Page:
Having a healthy credit profile is undoubtedly a great idea. People with excellent credit score often get several benefits including better interest rates on mortgage and auto loans and so almost everybody with low credit score tries to improve their credit. If you’re also trying to improve your credit, make sure your effort goes in the right direction. Most people have no idea about what helps and what hurts their credit score. So unless you know the right ways to improve your credit, your effort is likely to go in vein.
Six credit-hurting approaches
Here are some approaches that can hurt your credit badly.
- Price comparison – Shopping around for the best prices is a very good move, but only theoretically. Practically comparison shopping can hurt your credit score. Whenever you shop around for best rates on mortgage loans, car loans or anything else, the lenders provide you with quote. But at the same time, they will check your credit profile with the credit reporting agencies. If your credit report shows that you’re entitled to take on huge debts, it is very likely to concern the lenders. Price comparison hurts people with limited or no credit history much more than those with excellent credit, as the former group is considered to be less experienced in balancing out adverse effects of frequent credit checking. So, if you have limited credit history, it would be better for you to avoid comparison shopping as much as possible.
- Avoiding credit completely – Living a debt-free life is a very good idea; but at times, it can be bad for you. Lenders often avoid borrowers without any experience in debt management. Lenders prefer borrowers who can make steady and timely payments. Avoiding credit completely may lessen your chance of getting a loan.
- Reducing credit limit – You may want to lower your credit limit to avoid overspending or piling up huge bill, especially if you’re sharing your card with your spouse or anybody else. But before doing this, you must give it a second thought. By reducing your credit limit, you’re likely to damage your credit score that you have built little by little.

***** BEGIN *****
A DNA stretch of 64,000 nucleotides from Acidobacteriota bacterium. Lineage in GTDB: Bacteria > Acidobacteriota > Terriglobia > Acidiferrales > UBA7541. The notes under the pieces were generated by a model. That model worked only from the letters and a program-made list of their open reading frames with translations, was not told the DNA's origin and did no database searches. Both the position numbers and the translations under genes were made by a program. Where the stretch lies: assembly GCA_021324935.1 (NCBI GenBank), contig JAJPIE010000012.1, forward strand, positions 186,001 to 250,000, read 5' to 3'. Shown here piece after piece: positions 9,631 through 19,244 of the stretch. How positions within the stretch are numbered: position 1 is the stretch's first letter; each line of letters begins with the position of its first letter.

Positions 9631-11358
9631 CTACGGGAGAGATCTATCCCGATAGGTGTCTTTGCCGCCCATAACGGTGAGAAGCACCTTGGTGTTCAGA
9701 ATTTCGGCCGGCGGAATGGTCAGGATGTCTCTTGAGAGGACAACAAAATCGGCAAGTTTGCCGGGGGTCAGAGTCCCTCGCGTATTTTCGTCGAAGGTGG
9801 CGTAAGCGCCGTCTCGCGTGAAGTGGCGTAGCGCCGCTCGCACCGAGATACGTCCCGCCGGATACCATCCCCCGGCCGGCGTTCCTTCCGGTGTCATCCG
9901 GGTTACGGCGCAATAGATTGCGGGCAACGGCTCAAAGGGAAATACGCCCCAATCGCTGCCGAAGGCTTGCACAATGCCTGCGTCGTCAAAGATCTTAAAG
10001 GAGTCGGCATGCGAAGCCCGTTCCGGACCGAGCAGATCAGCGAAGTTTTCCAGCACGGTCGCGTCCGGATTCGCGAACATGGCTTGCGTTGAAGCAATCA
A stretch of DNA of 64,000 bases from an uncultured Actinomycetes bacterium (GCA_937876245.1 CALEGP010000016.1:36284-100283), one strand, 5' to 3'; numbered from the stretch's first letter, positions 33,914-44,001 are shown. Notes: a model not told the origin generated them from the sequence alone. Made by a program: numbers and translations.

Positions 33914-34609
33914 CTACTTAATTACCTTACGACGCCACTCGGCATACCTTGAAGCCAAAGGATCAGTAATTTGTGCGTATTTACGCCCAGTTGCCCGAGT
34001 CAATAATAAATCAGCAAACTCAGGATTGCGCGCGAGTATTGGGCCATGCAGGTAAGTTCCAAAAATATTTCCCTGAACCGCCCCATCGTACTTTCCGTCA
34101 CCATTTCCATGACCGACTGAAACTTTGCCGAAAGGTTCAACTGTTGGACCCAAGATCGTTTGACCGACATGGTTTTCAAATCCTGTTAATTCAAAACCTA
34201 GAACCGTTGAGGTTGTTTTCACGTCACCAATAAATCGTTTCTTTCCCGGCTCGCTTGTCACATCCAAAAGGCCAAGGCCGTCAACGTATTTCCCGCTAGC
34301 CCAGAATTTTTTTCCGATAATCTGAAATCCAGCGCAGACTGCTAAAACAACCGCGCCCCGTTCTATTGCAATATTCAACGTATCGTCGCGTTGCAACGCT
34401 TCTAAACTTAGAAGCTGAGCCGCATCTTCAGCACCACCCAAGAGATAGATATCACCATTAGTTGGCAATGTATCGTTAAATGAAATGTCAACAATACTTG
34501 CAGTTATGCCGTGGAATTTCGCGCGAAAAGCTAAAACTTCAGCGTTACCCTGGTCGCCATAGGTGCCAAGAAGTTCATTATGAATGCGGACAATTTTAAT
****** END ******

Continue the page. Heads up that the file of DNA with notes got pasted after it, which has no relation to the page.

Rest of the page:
- Closing your credit account – This can be a fatal approach towards your credit profile. People often get tempted to close their credit accounts after paying off the debts, but they don’t understand that it can seriously affect their credit score. Lenders always prefer borrowers with years of experience in handling credit card accounts. Therefore, even after paying off outstanding credit card debt, don’t close the account to carry on with your chance of getting loan when you need it.
- Keeping a small month-to-month credit balance – Making only the lowest required payment or paying below the actual due amount on your credit card can lead you towards more debts along with interests and fees. However, some people want to carry their debts, because they have a notion that carrying debt can prove their ability to handle and maintain their credit card account. But they don’t know that it can result in higher rates of interest on their credit card. Therefore, you should always pay off the balance at the earliest possible.
- Obtaining a departmental store card – A departmental store card helps people get discounts on purchases made at that particular store. But it can hurt the buyers’ credit score. It conveys wrong message to the lenders. To the lenders, opening such an account means that the borrower is taking on huge debts.
These are some mistakes that people often make and thus ding credit score. If you’re interested in improving your credit profile, you may try to avoid making these mistakes.
Author’s Bio – Jonny Pean helps people improve their personal finance through his finance-related blogs and articles. He currently works as a finance advisor for easyfinance.com.